Dogs are, by nature, pack animals, and they crave the companionship of others, whether that’s you and your family, or other dogs and animals in your household. Solo dogs can often get lonely, especially if you are out of the house all day at work or school. This can lead to a number of issues ranging from a barking nuisance when they are left alone, to destructive behaviour caused by sheer boredom.
Getting a second dog can make all the difference to your family pack. Two dogs are not much harder to look after than one, and if they become friends and play together, it can actually be easier as your dog will become less demanding. However, it is important to introduce your new dog in the right way if you are to avoid territorial fights and help them forge a long-term friendship
Choosing the right second dog
You need to choose your second dog carefully, matching their temperament and energy levels to your current dog. A lazy old couch-hound will not thank you for bringing a high energy young dog into their home, and a smaller dog may not enjoy the rough and tumble of a large animal.
Choosing fully trained dogs for sale from A&T Trained Dogs will give you the reassurance that your new dog will have a balanced temperament, and that they should be able to get on well with most others. Fully trained dogs will also be easier to integrate, as you will already have as much control over them as you do over your existing dog, if not more.
The first meeting
The initial meeting should be arranged at A&T Trained Dog’s purpose-built dog training facilities near Lancaster. This provides a neutral ground and avoids your existing dog feeling like their territory is being invaded. Our staff will be on hand to help, making sure that the first meeting goes well as they sniff each other out.
Bringing them home
Before you bring home your new dog, you should gather all the toys, blankets and other items belonging to your existing dog and put them in one place. This will avoid conflict over their favourite squeaky bone or food bowl. Create another area for the new dog to keep their things. Eventually, they may share, but for now it’s best to keep things simple.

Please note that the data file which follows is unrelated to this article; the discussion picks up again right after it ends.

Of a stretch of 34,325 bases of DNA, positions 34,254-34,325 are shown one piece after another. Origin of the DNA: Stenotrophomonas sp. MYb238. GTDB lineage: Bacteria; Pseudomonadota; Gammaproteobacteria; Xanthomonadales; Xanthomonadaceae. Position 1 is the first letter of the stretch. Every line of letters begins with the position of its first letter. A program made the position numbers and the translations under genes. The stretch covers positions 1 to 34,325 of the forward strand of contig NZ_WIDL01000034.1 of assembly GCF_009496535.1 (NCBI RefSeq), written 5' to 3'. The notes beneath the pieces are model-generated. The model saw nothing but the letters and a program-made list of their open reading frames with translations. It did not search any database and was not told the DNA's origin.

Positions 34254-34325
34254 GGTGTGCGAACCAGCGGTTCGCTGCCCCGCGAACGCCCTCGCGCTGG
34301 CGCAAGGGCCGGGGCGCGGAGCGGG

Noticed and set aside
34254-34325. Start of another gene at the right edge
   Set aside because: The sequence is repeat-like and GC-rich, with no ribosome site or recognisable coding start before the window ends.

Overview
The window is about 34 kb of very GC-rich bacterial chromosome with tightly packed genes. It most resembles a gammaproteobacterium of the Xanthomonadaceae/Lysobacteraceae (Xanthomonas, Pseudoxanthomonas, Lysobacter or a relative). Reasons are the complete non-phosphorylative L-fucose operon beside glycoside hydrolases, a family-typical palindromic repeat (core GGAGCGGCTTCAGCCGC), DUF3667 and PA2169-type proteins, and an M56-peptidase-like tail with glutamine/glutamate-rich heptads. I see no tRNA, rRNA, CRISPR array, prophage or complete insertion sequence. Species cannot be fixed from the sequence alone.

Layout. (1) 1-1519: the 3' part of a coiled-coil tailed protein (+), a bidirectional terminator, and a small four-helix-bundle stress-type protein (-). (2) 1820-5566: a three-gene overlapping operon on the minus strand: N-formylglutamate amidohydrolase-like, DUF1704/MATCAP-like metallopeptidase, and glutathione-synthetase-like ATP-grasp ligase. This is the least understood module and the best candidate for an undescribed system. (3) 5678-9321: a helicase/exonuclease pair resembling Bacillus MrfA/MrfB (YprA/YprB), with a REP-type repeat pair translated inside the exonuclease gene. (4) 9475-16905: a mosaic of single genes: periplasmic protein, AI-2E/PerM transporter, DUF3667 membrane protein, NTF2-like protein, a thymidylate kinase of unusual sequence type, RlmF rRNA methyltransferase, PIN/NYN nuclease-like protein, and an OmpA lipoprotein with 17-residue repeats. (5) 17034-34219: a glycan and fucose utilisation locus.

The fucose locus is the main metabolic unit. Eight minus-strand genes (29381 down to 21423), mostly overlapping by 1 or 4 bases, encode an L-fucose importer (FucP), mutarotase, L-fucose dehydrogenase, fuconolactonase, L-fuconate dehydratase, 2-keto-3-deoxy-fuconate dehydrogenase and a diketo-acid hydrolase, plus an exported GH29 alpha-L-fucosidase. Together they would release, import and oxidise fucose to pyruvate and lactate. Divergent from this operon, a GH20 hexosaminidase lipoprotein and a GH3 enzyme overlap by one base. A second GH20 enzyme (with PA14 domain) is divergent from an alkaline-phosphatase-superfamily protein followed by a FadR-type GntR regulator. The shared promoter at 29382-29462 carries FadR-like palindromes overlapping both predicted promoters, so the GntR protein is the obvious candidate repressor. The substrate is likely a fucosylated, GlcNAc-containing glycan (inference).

If possible, you should put up baby gates or similar barriers to create separate areas in your home, so that you can go out and leave the two of them alone, without worrying about confrontations. You should also feed them in separate areas to begin with to avoid competition for food.
Taking it slowly
When your new dog arrives, you should consider taking the two of them out for a walk together before you go inside. Get a friend or family member to come with you so they can be kept separate while you walk. When you get back, let your existing dog off the lead while you lead walk the new dog around your home.
For the first few days, you should carefully monitor their interactions, calmly separating them if you see any signs of stress, such as snarling, baring of teeth or aggressive behaviour. They will take their cue from you, so it is important that you don’t get stressed or anxious, or this will pass on to them and make things worse. Distracting them with tasty treats is much more effective than raising the stakes by shouting.
Fully trained dogs for sale
Fully trained dogs are really easy to integrate into a new home, because they have been taught how to behave and what is expected of them. You’ll find that they quickly adapt to their new surroundings and provide companionship and company for your existing dog. You may even find it easier to train your current dog when they see their playmate responding so well to commands.
Taking your time, planning carefully and paying attention in the first few days will make all the difference when it comes to integrating a new dog into your home. Before you know it, you will have two best friends for life and a more peaceful and balanced home for everyone.